I have had the pleasure of being a 911 dispatcher for police, fire and rescue for a little over ten years. I have taken more calls then I could even begin to count; some good, some bad and some just calls you receive on a daily basis. I always tell new hires that the thing I like best about my job is no two days are ever alike. Yes, you get the same old same old calls, the ‘frequent fliers’ but every day holds something different and this is truly a profession that you learn with almost daily.
I feel I am blessed to do this type of work and have been called by some a ‘guardian of the county’- that makes me smile because if I can make a difference in just one caller’s experience then I know why I’ve been placed in this position. While there are many stories and experiences I could share, giving instruction to deliver a baby over the phone, providing instruction for the Heimlich to a dad whose small daughter was choking; I’ve decided on one that touched me the deepest.
Early on in my career I was working a night shift; it had been a fairly calm night when 911 rang and a young man was on the phone advising that his father had just been shot. As I mentioned this was early on in my career but all the training that had been provided for me kicked in and I immediately began my line of questioning and dispatched police and rescue to the scene in between attempting to assess where and why his dad had been shot. I was able to find out that this boy was 16, he and his dad were home when they heard a knock at the door; dad answered the door and was shot. Upon reaching his dad he saw the blood and called me; when I asked where he had been shot he said he thought the shoulder. As I was giving EMD instructions and asking the boy to apply pressure to the wound he told me the bleeding was not stopping, I continued with the instructions and we soon found that he had actually been shot in the chest. Dad was still conscious and was doing his best to talk to his son, he was saying good bye and telling him how sorry he was because all of this was his fault.
This placed me in the middle of an extremely intimate conversation and I felt like I was imposing but I knew there was a possibility the gunman was still in the area, I didn’t know if the boy was safe or what kind of situation I was sending our first responders into so I had to keep asking questions and I had to stay on the line and listen as this man and his son said their final good byes. The first responders had trouble finding the resident, we live in a rural county and this was a good residential area that we don’t normally have to respond to so it was more difficult to locate. Dad was telling his son he was having an affair and the woman’s husband he was seeing was the one that shot him; he said over and over how sorry he was and begged his son to forgive him. The 16 year old boy was crying, begging his dad to hold on, telling him it was okay he forgave him and everything would be okay.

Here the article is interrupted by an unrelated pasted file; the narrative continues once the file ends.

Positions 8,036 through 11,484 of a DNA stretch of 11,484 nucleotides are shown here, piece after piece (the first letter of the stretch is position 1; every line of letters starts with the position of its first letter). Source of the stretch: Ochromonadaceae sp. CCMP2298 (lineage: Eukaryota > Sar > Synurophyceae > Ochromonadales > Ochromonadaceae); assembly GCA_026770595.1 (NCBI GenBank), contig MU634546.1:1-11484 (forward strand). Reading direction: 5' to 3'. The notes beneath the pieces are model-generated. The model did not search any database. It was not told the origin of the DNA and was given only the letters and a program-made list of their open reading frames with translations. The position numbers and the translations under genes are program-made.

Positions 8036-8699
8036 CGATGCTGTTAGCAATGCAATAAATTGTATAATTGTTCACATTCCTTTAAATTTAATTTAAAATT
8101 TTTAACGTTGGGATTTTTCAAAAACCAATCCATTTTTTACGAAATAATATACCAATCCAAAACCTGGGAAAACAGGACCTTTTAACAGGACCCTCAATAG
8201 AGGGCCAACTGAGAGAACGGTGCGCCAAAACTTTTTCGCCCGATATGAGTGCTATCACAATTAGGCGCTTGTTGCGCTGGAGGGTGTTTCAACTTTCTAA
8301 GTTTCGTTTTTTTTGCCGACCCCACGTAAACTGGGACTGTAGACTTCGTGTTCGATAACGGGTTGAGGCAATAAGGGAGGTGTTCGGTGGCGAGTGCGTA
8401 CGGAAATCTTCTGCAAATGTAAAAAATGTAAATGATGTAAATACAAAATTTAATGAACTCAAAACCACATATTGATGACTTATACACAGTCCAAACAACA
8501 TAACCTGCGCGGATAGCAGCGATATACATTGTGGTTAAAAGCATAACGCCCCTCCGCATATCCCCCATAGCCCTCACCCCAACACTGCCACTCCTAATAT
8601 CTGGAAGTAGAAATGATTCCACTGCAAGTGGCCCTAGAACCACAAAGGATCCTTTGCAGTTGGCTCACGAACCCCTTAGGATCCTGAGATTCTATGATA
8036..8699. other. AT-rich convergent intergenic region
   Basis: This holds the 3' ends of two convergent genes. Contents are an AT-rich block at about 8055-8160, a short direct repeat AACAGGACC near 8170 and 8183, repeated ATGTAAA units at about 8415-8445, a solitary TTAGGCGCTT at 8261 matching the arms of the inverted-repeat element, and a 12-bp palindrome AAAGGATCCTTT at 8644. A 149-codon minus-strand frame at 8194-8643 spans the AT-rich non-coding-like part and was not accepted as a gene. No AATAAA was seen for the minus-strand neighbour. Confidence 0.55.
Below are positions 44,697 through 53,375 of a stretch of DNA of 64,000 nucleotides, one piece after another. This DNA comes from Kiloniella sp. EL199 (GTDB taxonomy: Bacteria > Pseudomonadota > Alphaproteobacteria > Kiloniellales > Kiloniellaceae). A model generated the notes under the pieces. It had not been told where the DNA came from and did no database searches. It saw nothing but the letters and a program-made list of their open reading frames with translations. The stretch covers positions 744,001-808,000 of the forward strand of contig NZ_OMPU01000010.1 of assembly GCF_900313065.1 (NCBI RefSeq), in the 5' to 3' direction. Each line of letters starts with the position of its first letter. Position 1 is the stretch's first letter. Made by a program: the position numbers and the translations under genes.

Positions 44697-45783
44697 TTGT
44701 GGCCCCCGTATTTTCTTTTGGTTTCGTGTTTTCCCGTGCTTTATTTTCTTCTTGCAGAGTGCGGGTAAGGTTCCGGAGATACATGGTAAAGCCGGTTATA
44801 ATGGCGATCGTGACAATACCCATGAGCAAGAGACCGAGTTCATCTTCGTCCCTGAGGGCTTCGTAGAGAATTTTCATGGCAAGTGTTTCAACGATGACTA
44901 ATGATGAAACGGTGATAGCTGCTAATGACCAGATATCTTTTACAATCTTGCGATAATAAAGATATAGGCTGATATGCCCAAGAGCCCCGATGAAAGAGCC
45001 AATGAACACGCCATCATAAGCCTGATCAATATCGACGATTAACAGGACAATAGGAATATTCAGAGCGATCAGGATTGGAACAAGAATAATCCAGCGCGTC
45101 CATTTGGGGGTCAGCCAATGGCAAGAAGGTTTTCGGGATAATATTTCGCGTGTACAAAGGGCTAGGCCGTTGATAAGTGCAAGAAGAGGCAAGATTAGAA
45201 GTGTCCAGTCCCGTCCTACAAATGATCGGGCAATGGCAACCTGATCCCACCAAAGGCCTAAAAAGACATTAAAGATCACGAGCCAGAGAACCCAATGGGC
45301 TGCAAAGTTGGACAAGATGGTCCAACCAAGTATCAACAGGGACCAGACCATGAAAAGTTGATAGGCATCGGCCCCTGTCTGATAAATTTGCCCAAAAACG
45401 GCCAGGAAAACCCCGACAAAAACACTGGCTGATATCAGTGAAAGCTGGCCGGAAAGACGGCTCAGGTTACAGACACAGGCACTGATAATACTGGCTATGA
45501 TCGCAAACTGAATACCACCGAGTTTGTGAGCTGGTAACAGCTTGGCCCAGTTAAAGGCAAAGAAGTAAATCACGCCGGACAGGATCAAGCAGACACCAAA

I had to continually interrupt, where were they, could he safely see outside, did he know if the gunman was still in the area, did he hear or see a vehicle? I relayed information to the deputies and my partner in dispatch (we are a small PSAP with normally 2 on shift) trying desperately to get help to them and make sure I wasn’t sending anyone into a dangerous situation where the gunman was still in the area. The call seemed to have lasted an eternity but in reality was only minutes. First responders arrived on scene and the dad was transported to the nearest trauma center via helicopter (another side effect of our rural area).
Upon disconnecting the call a wave of emotion hit me that is hard to explain; I could still hear this family saying their good byes. Shortly after hanging up I found out the victim succumbed to his injuries in flight (this is rare in dispatch as we normally don’t hear the final outcome) and I had to step away from my console and out of the PSAP to regain composure. For weeks I played this call over and over in my head asking myself if I could have done anything differently, hearing the emotional conversation between dad and son over and over again.
I wasn’t traumatized because of the call but I was deeply effected and I desperately needed to know that I had done everything I could have done to help this family. My manager saw me struggling and stepped in; she and the first responding deputy listened to the recording and we all sat down together to go over the call and what took place. of course there were learning points (as there always will be) but both assured me there was nothing more anyone could have done that would have saved this man’s life.
Obviously I still think of this call, it’s the one that came to mind when I decided to participate in “Tell Us Your Story” but I choose this story to hopefully help other dispatchers too. You see there will be that one call that “gets to you”, the call that “haunts” you, the call you can’t seem to forget. Because we are human we have to realize when this happens it may not be something that we can get past on our own. Speak to your manager, your supervisor, your fellow co-workers and if necessary seek out help from a crisis intervention team and talk about the call. Learn and grow from that difficult call so the next time you pick up that 911 line you are at your best and can be a true guardian to your community.